The great Piyush Mishra said it all in Imtiaz Ali’s Rockstar, when he proclaimed, ‘Everything is image, image is everything!’
After all, what’s being peddled these days through WhatsApp forwards from UNESCO is all about image, no? You may not have realised it, but that photoshopped picture you saw of a 100-lane highway from Gujarat (which also runs a flying bullet train and offers free unlimited Wi-Fi so we can listen to the Supreme Leader’s MKB podcast on demand) was never meant to be real. Such images are all about, well, image.
And so, in this age where image is everything, we get our first legitimate cinematic classic in Tubelight — the first film where the title proclaims what it thinks of its audience, because of how we lap up the same old ‘Bhaijaan is a little naïve boy with a clean heart’ message over and over and over again.
The greatness of Tubelight lies in how it understands its audience. Fed and bred on a regular diet of nano-GPS chips, the Indian audience is now completely ready for the new brand of subtlety displayed by Bhaijaan's image machinery. And so, the film goes with the one-liner ‘faith can move mountains’, because some genius probably realised that ‘Bhaijaan can move mountains’ doesn’t have the same beautiful ring to it. (But make no mistake, Bhaijaan can move mountains.)
A perfect example of how to truly get ‘inspired’, the film shows you how to make brave choices like casting a 50-plus man to play a character originally played by a little child. Thankfully, the film doesn’t deviate to bore us with any sort of deep understanding of why this protagonist is the way he is. Who cares about such things? Not us, for sure.
Tubelight is focused on only one thing: showing us the reality of its hero and his heart of gold. The film is filled with beautiful, fresh moments where we see how pure-hearted, innocent, noble and thoroughly misunderstood young-old Laxman, the character played by Bhaijaan, is. The film’s focused script says the same thing over and over again for about 150 minutes, making us smile and cry all at the same time.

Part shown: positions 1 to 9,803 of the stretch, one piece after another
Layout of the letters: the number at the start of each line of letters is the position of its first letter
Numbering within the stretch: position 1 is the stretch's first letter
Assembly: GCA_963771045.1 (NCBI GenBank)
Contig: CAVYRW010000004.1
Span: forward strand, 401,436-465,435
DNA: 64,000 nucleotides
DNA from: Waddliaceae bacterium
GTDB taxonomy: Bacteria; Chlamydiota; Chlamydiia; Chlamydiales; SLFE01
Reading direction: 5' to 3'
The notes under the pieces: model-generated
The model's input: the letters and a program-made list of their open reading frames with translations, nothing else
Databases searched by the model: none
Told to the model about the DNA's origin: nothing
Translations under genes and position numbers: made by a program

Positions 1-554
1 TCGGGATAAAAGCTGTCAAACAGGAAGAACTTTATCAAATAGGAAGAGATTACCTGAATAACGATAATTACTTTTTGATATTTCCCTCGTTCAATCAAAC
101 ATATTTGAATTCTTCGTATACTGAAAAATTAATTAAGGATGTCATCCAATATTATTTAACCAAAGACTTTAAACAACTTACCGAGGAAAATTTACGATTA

To be fair, underlying all those layers of mush, Kabir Khan’s intent does shine through. Take, for instance, the scene where two characters try to prove their patriotism based on who can say ‘Bharat Mata Ki Jai’ louder.
You’ll see the clear resonance with what we see on prime time news everyday, as Times Now and Republic battle it out for superiority on our airwaves, questioning not the intent of the government, but the patriotism of ‘presstitutes’ and ‘sickulars’. While Kabir Khan’s intention was to show that such chest-thumping patriotism is pointless, it’s quite conceivable that Pahlaj Nihalani will next train his sights on and start butchering films that attempt commentary on the dangers of jingoism.
Kabir Khan, one of those rare filmmakers who repeatedly includes messages of unity and peace through his films, tries yet again to talk about shunning bigotry and understanding the futility of war. He must know, though, that such antiquated concepts of peace and equality have no place in our great, strong nation today. (Kashmir has always been and will always be ours; and any such efforts from the cocktail-drinking liberal brigade is not going to change that!)
While Kabir Khan fills his cast with a bunch of rather talented supporting actors, the film has also been meticulously crafted to ensure that everyone supports and adds to Bhaijaan’s performance along the way. (To be fair, there’s at least one scene in the film where Salman Khan emotes well-enough to make his fans cheer with joyous emotion.)
But Tubelight's greatest victory will always be the fact that, in this post-truth world, it holds up a mirror to us, to remind us of just how much we as Indians enjoy grandstanding and image-building exercises. We’ll give our votes and money to any one, as long as we can see visible efforts on their part, to take us for a ride.
Published Date: Jun 26, 2017 09:35 am | Updated Date: Jun 26, 2017 09:35 am